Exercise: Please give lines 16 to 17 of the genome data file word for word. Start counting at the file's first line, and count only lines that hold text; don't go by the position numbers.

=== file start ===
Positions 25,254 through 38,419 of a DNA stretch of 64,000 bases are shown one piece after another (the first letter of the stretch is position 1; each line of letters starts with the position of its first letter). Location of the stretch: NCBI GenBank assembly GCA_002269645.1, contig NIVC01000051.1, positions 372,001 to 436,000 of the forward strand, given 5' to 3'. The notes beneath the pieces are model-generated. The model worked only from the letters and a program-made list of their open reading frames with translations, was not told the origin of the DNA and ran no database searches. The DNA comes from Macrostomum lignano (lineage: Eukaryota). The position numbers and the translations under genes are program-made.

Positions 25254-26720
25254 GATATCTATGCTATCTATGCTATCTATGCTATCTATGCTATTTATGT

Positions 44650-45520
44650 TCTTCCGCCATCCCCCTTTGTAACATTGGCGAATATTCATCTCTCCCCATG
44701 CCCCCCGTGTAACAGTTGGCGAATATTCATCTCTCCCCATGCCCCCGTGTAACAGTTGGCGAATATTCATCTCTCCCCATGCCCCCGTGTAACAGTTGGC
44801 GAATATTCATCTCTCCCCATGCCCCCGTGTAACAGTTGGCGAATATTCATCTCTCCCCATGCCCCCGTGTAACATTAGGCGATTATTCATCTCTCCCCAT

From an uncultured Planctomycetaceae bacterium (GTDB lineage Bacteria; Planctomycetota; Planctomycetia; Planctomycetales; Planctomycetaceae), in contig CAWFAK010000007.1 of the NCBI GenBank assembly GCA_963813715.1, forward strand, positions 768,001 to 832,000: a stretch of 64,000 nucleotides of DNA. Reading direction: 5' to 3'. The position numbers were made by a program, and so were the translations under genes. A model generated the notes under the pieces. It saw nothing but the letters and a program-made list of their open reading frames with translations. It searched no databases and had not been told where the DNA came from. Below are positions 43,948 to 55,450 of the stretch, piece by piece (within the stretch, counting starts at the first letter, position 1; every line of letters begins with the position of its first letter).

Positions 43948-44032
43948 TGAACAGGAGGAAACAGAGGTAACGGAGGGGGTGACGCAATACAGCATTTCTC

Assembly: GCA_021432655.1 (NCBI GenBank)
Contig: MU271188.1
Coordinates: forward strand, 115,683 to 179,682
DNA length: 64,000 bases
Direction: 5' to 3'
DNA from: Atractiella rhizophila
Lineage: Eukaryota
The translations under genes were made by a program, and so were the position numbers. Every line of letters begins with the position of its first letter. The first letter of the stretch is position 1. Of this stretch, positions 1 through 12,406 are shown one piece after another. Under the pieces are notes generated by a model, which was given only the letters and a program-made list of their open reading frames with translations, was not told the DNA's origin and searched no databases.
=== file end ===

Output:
DNA from: Atractiella rhizophila
Lineage: Eukaryota